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Introduction of the Green Certificates System

legislation type Executive
Passed in 2002
This legislation completes the introduction of a cap-and-trade mechanism to promote renewable energy sources. It introduces the green certificates that producers and importers can buy.

Energy - demand-side policies: the 1999 Electricity Liberalisation Act and Decrees from the Ministries of Trade and Industry and of Environment (Legislative decree 79/99 of 16 March 1999 entitled; Ministry of Productive Activities decree 18.03.02; Followed by Ministry of Productive Activities decree 14.03.04, implementing the rules for the green certificates) introduced a cap-and-trade mechanism to promote renewable energy sources. It required Italian energy producers and importers (producing or importing more than 100 GWh/year from conventional sources) to ensure that a certain quota of electricity fed into the grid comes from renewable energy sources, aiming at a general reduction of CO2 emissions of about 4Mt - 6Mt by 2006.

A 2% quota obligation was set, strengthened in 2003 and again in 2008. Producers and importers can comply with the obligation by means of green certificates. They can buy those certificates through bilateral contracts or by participating in the green certificates platform (managed by GME, the energy markets operator).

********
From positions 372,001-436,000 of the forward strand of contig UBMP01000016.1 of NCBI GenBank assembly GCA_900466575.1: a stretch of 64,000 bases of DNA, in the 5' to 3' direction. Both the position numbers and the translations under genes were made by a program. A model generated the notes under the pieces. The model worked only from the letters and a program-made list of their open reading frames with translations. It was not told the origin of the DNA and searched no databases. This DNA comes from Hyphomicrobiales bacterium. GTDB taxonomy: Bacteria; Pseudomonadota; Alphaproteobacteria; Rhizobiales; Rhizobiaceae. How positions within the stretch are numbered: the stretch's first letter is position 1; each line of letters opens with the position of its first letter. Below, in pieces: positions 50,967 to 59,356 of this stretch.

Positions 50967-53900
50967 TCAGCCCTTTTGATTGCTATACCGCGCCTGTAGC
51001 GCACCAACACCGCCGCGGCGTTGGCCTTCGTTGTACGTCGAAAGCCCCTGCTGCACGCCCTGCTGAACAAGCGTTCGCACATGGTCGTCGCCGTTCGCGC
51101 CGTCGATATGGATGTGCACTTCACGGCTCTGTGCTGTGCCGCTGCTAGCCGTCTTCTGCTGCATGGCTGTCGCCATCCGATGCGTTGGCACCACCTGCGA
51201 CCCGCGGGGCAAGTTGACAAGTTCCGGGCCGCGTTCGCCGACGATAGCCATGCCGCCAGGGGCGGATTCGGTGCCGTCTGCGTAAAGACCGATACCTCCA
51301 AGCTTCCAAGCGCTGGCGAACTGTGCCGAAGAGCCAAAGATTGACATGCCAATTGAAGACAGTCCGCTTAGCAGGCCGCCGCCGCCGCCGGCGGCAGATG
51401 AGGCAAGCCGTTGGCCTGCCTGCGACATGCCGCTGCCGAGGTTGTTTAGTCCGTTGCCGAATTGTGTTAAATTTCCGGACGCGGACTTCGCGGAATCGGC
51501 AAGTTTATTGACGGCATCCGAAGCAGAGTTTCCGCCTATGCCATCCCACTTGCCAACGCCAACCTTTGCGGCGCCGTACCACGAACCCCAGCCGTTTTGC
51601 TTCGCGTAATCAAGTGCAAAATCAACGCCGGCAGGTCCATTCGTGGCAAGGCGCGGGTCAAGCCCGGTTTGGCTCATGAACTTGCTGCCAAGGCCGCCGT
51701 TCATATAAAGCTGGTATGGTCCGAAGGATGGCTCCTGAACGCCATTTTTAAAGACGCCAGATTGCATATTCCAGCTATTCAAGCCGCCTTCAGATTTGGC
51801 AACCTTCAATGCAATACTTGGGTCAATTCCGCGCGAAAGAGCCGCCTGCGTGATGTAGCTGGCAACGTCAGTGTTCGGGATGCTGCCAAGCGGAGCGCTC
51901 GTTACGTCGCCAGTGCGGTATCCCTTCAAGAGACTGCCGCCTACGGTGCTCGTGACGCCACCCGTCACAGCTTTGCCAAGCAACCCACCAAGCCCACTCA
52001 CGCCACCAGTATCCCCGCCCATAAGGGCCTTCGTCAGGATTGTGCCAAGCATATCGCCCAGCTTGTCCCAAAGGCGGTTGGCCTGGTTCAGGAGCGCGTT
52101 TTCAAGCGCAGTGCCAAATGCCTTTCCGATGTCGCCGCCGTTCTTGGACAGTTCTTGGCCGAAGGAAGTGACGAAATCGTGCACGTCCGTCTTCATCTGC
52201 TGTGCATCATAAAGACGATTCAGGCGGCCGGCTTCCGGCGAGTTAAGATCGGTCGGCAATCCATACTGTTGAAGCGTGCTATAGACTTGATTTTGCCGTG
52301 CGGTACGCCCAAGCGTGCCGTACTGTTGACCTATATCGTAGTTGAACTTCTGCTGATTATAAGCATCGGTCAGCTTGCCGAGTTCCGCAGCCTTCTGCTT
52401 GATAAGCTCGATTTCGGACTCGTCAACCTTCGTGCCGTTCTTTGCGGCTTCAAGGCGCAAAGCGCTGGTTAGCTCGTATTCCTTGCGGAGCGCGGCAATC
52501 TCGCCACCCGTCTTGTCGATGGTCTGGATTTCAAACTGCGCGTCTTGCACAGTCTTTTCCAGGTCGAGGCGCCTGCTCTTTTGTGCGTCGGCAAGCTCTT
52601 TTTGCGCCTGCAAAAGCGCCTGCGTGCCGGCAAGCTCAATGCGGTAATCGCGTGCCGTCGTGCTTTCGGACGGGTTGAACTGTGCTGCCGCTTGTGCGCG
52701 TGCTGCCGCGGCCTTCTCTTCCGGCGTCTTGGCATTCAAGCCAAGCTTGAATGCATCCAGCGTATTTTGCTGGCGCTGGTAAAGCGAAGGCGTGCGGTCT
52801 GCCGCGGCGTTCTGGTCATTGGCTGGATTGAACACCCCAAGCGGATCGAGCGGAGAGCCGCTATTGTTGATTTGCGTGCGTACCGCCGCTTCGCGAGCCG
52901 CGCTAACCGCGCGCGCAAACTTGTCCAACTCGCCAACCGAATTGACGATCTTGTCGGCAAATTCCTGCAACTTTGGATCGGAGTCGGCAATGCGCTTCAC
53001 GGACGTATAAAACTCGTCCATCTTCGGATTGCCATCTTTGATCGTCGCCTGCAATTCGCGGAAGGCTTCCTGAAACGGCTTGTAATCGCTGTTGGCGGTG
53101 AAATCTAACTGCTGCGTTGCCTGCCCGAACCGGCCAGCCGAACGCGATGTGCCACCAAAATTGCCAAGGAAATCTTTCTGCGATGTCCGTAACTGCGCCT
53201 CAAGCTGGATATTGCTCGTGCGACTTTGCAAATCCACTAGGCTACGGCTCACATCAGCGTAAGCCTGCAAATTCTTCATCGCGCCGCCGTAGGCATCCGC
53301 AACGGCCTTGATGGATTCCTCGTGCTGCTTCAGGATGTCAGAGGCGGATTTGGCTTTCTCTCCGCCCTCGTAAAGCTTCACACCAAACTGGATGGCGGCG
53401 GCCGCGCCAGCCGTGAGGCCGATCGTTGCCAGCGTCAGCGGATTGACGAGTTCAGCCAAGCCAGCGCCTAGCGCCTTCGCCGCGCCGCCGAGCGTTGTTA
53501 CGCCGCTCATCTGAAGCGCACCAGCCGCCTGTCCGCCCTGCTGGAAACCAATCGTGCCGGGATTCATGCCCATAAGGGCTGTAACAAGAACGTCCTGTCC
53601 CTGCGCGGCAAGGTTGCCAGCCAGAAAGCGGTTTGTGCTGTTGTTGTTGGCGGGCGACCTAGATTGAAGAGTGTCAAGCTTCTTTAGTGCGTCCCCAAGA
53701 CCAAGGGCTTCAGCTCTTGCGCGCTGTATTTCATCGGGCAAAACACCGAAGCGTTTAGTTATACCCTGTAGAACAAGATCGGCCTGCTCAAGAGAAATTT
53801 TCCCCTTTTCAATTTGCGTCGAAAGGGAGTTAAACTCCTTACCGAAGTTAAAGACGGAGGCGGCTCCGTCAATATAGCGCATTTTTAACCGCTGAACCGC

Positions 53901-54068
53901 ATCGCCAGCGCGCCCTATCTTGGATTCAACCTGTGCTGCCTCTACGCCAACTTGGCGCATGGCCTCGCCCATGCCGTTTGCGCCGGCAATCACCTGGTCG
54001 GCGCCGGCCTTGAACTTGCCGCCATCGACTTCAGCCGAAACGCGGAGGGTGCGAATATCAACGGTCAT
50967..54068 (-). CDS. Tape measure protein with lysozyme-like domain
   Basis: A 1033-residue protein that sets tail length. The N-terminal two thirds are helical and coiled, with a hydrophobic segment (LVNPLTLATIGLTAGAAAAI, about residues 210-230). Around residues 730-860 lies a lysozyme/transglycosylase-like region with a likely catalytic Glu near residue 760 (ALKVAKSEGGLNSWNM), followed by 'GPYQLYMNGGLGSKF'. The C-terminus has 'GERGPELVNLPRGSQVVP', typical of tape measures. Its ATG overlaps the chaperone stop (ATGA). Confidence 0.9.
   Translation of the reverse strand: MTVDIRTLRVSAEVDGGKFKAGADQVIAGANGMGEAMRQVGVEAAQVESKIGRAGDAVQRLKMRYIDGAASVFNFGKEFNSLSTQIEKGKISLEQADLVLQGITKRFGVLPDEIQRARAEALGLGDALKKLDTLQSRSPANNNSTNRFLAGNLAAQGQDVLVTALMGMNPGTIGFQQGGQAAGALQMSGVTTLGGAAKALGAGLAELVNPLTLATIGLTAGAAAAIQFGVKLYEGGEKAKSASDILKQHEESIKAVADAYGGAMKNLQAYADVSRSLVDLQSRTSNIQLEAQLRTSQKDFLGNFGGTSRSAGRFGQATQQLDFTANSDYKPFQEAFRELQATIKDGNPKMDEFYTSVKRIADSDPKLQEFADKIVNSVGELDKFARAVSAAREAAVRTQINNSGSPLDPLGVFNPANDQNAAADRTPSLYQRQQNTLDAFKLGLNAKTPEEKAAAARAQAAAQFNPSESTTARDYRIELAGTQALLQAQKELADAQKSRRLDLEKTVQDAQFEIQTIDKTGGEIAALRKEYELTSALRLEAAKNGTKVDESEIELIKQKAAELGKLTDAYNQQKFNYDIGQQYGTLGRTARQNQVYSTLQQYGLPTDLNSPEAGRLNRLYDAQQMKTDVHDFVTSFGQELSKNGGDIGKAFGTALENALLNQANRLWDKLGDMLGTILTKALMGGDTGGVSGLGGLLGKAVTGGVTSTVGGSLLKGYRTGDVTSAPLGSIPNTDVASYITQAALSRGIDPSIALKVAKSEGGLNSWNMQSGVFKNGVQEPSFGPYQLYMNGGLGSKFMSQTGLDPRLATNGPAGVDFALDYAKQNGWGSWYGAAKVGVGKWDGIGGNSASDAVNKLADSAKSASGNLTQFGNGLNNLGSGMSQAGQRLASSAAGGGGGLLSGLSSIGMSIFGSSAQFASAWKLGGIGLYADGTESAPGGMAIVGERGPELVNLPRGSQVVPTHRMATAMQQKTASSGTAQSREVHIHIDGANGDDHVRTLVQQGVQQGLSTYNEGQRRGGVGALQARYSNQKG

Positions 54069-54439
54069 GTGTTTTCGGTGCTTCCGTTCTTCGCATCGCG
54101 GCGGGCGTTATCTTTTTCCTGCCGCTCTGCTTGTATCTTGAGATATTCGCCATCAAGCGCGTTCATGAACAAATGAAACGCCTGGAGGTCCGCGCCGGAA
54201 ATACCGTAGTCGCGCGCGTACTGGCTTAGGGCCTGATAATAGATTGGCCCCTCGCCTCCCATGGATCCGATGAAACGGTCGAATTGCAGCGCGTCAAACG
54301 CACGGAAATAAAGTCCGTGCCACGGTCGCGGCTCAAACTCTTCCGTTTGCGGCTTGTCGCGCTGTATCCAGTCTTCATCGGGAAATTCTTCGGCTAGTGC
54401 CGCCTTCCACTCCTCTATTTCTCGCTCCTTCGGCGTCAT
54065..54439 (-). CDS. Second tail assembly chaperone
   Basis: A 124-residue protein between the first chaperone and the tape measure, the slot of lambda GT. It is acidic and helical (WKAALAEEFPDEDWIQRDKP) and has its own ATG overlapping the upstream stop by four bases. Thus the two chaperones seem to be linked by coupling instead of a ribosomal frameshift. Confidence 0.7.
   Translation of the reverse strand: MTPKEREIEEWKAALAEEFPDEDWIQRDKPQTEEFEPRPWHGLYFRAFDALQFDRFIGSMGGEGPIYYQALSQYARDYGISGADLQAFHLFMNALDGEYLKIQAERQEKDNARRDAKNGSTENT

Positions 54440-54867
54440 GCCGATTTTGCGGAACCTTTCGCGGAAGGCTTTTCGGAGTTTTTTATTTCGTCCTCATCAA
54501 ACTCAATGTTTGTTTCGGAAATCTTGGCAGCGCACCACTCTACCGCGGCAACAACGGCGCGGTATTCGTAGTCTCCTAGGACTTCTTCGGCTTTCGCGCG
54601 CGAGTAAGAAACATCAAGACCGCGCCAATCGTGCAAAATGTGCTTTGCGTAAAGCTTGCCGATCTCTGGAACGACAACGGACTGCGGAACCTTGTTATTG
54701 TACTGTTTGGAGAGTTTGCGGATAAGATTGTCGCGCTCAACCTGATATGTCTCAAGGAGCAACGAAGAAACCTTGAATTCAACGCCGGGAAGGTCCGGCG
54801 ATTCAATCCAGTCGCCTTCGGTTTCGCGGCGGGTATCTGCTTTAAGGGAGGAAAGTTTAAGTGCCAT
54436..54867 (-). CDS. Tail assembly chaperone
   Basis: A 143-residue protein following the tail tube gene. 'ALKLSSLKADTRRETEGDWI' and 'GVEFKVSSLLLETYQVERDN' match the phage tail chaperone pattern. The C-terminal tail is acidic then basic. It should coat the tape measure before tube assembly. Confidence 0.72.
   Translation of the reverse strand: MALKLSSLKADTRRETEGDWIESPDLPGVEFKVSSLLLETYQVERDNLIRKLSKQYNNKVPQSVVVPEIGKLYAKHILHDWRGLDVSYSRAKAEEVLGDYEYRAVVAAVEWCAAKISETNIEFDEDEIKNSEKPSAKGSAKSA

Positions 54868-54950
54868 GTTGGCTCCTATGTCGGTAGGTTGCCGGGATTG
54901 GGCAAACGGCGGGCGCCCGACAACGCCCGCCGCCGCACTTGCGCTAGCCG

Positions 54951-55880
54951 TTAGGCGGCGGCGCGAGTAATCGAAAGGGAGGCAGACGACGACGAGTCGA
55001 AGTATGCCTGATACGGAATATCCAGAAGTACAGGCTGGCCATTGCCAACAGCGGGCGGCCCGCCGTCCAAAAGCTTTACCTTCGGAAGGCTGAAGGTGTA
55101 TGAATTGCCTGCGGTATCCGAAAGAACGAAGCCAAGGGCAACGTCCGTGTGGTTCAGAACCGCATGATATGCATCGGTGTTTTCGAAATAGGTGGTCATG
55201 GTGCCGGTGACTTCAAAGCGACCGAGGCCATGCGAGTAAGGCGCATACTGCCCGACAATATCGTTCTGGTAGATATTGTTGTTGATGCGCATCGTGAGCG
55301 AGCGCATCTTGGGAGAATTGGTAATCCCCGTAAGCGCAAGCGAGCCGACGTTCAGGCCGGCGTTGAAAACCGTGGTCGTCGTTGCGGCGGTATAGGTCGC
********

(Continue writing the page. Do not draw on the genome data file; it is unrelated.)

Suppliers can fulfil the obligation by buying green certificates from eligible new renewable energy plants, by building new renewable energy plants or by importing electricity from new renewable energy plants from countries with similar instruments on the basis of reciprocity. Renewable energy producers in operation before 31 December 2007 can obtain green certificates for 12 years. Subsequent regulatory interventions have increased the incentive period to 15 years.


from the Grantham Research Institute
from the Grantham Research Institute
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